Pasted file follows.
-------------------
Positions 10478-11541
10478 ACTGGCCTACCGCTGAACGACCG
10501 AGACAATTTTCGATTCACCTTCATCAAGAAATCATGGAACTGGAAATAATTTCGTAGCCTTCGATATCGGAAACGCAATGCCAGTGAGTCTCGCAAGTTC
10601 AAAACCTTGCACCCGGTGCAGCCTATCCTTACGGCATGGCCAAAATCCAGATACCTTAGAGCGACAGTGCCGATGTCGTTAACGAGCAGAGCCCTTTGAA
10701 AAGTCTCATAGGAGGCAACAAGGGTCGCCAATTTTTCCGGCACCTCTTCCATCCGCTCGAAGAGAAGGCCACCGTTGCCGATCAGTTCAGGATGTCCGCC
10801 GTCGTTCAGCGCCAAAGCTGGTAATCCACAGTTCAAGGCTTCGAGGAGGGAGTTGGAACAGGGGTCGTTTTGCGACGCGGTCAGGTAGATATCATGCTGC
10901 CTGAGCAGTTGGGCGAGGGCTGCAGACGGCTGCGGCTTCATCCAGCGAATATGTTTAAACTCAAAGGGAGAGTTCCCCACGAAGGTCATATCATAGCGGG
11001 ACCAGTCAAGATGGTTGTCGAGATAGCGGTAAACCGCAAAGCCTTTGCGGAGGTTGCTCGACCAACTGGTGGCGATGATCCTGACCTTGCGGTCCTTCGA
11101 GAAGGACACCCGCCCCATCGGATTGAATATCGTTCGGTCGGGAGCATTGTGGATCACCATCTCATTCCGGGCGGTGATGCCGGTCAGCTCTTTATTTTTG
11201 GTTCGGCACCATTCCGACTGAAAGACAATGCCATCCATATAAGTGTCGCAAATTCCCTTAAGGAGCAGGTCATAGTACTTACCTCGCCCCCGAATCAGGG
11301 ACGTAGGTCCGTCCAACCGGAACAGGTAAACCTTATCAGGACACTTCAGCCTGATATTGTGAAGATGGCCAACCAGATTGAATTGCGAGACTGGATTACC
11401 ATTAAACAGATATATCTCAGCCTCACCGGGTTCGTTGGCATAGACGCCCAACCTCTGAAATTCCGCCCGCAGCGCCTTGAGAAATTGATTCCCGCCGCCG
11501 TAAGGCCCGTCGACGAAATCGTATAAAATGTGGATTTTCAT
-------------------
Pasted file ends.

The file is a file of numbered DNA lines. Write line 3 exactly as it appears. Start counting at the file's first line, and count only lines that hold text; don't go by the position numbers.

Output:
10501 AGACAATTTTCGATTCACCTTCATCAAGAAATCATGGAACTGGAAATAATTTCGTAGCCTTCGATATCGGAAACGCAATGCCAGTGAGTCTCGCAAGTTC